How temperate trees respond to drier summers strongly depends on the drought susceptibility and the starch reserve of the very-fine roots (<0.5 mm in diameter). We performed morphological, physiological, chemical, and proteomic analyses on very-fine roots of Fagus sylvatica seedlings grown under moderate- and severe drought conditions. Moreover, to reveal the role of the starch reserves, a girdling approach was adopted to interrupt the flux of photosynthates toward the downstream sinks. Results show a seasonal sigmoidal growth pattern without evident mortality under moderate drought. After the severe-drought period, intact plants showed lower starch concentration and higher growth than those subjected to moderate drought, highlighting that very-fine roots rely on their starch reserves to resume growth. This behaviour caused them to die with the onset of autumn, which was not observed under moderate drought. These findings indicated that extreme dry soil conditions are needed for significant root death in beech seedlings and that mortality mechanisms are defined within individual compartments. The girdling treatment showed that the physiological responses of very-fine roots to severe drought stress are critically related to the altered load or the reduced transport velocity of the phloem and that the changes in starch allocation critically alter the distribution of biomass. Proteomic evidence revealed that the phloem flux-dependent response was characterized by the decrease of carbon enzymes and the establishment of mechanisms to avoid the reduction of the osmotic potential. The response independent from the aboveground mainly involved the alteration of primary metabolic processes and cell wall-related enzymes.

A multifaceted approach to reveal the very-fine root's response of Fagus sylvatica seedlings to different drought intensities

Domingo, Guido
Primo
;
Vannini, Candida
Secondo
;
Marsoni, Milena;Costantini, Elena;Bracale, Marcella;Di Iorio, Antonino
Ultimo
2023-01-01

Abstract

How temperate trees respond to drier summers strongly depends on the drought susceptibility and the starch reserve of the very-fine roots (<0.5 mm in diameter). We performed morphological, physiological, chemical, and proteomic analyses on very-fine roots of Fagus sylvatica seedlings grown under moderate- and severe drought conditions. Moreover, to reveal the role of the starch reserves, a girdling approach was adopted to interrupt the flux of photosynthates toward the downstream sinks. Results show a seasonal sigmoidal growth pattern without evident mortality under moderate drought. After the severe-drought period, intact plants showed lower starch concentration and higher growth than those subjected to moderate drought, highlighting that very-fine roots rely on their starch reserves to resume growth. This behaviour caused them to die with the onset of autumn, which was not observed under moderate drought. These findings indicated that extreme dry soil conditions are needed for significant root death in beech seedlings and that mortality mechanisms are defined within individual compartments. The girdling treatment showed that the physiological responses of very-fine roots to severe drought stress are critically related to the altered load or the reduced transport velocity of the phloem and that the changes in starch allocation critically alter the distribution of biomass. Proteomic evidence revealed that the phloem flux-dependent response was characterized by the decrease of carbon enzymes and the establishment of mechanisms to avoid the reduction of the osmotic potential. The response independent from the aboveground mainly involved the alteration of primary metabolic processes and cell wall-related enzymes.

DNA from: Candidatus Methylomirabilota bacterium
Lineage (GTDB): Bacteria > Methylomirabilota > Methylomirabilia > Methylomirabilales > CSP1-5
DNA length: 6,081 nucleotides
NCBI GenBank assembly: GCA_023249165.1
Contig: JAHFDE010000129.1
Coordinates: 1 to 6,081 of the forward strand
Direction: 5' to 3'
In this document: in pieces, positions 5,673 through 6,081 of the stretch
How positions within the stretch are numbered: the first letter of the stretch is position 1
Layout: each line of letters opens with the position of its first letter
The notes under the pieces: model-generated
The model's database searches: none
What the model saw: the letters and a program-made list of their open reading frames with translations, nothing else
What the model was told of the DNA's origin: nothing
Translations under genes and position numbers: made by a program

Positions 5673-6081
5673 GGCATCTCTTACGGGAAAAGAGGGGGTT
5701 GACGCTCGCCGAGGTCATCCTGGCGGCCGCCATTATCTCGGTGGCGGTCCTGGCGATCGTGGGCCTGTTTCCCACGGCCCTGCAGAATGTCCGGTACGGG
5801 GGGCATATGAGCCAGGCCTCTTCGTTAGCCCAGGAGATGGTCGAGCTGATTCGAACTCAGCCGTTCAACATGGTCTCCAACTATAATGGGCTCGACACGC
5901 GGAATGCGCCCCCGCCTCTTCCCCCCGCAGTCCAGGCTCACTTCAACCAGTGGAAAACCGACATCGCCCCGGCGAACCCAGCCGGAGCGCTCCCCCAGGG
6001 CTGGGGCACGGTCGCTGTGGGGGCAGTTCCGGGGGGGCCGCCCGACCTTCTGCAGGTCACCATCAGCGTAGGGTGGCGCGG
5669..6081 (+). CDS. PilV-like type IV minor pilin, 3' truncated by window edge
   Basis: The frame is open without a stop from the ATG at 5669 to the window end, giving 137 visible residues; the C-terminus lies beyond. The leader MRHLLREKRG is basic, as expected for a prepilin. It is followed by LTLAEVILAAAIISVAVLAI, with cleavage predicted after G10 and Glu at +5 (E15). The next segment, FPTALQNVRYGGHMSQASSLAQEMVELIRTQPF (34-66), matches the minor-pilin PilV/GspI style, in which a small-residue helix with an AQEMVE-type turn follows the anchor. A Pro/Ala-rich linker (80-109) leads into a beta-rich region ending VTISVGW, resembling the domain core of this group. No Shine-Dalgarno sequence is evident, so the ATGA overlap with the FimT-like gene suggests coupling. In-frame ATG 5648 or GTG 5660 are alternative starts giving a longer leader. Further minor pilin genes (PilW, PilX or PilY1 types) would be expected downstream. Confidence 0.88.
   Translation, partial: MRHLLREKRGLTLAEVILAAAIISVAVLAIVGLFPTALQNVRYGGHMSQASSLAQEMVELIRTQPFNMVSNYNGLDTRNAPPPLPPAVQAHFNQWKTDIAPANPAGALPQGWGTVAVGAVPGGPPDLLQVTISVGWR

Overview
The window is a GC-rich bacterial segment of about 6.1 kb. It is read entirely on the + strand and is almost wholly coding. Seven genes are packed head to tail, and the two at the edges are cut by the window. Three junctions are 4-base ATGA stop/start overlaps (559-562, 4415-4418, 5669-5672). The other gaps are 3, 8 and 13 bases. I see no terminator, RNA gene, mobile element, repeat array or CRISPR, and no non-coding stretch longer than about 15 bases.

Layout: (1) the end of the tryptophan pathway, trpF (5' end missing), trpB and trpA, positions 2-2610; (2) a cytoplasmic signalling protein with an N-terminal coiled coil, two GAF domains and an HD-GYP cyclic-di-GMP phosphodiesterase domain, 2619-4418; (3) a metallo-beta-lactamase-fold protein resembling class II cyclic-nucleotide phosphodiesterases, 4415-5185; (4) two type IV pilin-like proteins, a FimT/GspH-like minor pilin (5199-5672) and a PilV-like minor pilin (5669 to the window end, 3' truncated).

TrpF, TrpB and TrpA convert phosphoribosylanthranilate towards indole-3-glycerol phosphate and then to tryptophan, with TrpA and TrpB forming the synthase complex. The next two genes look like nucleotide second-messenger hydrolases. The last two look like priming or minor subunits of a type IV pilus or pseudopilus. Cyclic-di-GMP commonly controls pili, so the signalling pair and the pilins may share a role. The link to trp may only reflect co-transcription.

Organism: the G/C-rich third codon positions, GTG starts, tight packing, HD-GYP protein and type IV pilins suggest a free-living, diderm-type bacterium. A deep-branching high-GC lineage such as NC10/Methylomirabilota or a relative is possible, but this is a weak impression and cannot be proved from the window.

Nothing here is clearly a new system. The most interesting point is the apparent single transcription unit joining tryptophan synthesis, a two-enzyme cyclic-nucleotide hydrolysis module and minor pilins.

2023
2023
Domingo, Guido; Vannini, Candida; Marsoni, Milena; Costantini, Elena; Bracale, Marcella; Di Iorio, Antonino
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Utilizza questo identificativo per citare o creare un link a questo documento: https://hdl.handle.net/11383/2154531
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